Dark wrote: "In each and every case," the office’s "command staff reviews an inmate’s current charge/s as well as criminal history. If there is any indication of violence in that data, the ICE Detainer Request is honored," she said.
We asked Dark if the agency had recently analyzed when jail personnel approved or rejected ICE detainer requests. In reply, Dark emailed us a spreadsheet, covering department decisions from March 1, 2017 through May 5, 2017, which she described as its May 5, 2017, response to an open-records request by KUT News.
The sheet doesn’t show past convictions for any crimes, so we didn’t see a way to reach conclusions about individuals not being detained despite their criminal histories.
But what about letting individuals go despite current violent-crime charges?
Over the two-plus months, according to the sheet, ICE detainer requests were approved by the department for around 200 individuals charged with crimes, with many individuals listed as remaining in jail. Charges filed against the detainer-approved individuals include sexual abuse of a child; manslaughter; aggravated sexual assault; and driving while intoxicated, according to the sheet.
The sheet identifies 15 individuals already released to ICE in response to detainer requests. Related charges include DWI; assault causing bodily injury; aggravated assault with a deadly weapon (two men); terroristic threat of a family member; manufacture of a controlled substance with the intent to deliver; possession of marijuana; burglary of a habitation; sexual indecency with a child; and aggravated sexual assault of a child.
On the flip side, the sheet lists about 90 individuals mostly released by the county after detainer requests were denied.
Many of the people were arrested for allegedly driving while intoxicated or possessing small amounts of marijuana, neither of which would necessarily signal a violent crime.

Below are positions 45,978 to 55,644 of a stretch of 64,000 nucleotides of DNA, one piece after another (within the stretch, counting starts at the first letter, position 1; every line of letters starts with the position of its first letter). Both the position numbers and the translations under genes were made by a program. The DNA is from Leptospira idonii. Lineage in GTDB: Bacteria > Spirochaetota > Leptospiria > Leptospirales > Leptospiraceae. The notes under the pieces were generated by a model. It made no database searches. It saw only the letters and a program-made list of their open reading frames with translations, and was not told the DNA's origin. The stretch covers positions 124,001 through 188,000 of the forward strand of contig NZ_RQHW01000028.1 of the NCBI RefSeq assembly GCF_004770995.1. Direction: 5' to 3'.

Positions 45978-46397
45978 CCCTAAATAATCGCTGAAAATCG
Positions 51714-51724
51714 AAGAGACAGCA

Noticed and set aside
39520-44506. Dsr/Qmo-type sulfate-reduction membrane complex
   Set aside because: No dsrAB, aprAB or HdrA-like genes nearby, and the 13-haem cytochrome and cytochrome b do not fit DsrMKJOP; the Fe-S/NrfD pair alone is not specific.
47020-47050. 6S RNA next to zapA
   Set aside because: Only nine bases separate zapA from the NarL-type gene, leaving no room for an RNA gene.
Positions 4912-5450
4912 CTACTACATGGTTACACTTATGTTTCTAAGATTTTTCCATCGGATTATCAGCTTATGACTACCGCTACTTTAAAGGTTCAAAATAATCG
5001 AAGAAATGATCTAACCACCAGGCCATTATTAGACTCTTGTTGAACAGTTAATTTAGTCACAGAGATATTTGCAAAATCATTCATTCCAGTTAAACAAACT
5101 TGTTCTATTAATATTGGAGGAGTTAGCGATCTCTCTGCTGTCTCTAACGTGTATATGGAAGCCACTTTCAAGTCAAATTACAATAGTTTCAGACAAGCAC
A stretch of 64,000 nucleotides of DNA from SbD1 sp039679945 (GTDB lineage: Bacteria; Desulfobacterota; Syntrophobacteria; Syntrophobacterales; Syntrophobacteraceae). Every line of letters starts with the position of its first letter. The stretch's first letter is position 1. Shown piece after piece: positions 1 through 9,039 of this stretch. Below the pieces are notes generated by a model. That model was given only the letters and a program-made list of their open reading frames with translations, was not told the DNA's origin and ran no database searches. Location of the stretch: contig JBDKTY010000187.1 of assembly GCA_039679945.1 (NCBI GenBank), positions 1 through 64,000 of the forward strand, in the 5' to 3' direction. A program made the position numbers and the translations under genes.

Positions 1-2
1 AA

We counted nine individuals among the 90 who were each arrested for an alleged assault causing bodily injury to a family member--domestic violence, Dark told us by phone. Eight of these inmates were released on personal recognizance bonds, the sheet states, after the sheriff declined to approve a detainer requested by ICE; the ninth was released by a judge’s order, the sheet says.
We asked Dark about the rationale for declining detainers on those individuals. By email, Dark replied: "The nature of the behavior that resulted in the arrests was not aggravated and therefore, did not meet the threshold required for" the office to automatically "honor the ICE detainer request." Dark said by phone that further research revealed that five of the individuals had previously been released to ICE, possibly even deported.
Dark’s email said: "If ICE has past experience with the individuals, they should know the status and be able to quickly get a warrant or court order. If presented with a warrant," the sheriff’s office "would gladly have turned these inmates over to ICE upon the disposition of their charges by a judge," Dark said.
The sheet shows too that a man who allegedly made a terroristic threat was released on a personal recognizance bond after the sheriff denied a detainer request. Dark said by email the individual had allegedly told a security guard at a bar, "I’m going to shoot you." Dark said no weapon was found in his possession.
Abbott said Hernandez "declared that she would not detain known criminals accused of violent crimes."
That’s a distortion of Hernandez’s statements and her announced policy. The sheriff made it clear she wouldn’t automatically honor all requests to hold suspects for ICE. But the policy specifies several violent crimes for which the department directly grants the hold requests and it reserves the office’s right to exercise discretion in the interests of justice.
Abbott, a seasoned judge and former state attorney general, should know better. We find this claim incorrect and ridiculous. Pants on Fire!
PANTS ON FIRE – The statement is not accurate and makes a ridiculous claim. Click here for more on the six PolitiFact ratings and how we select facts to check.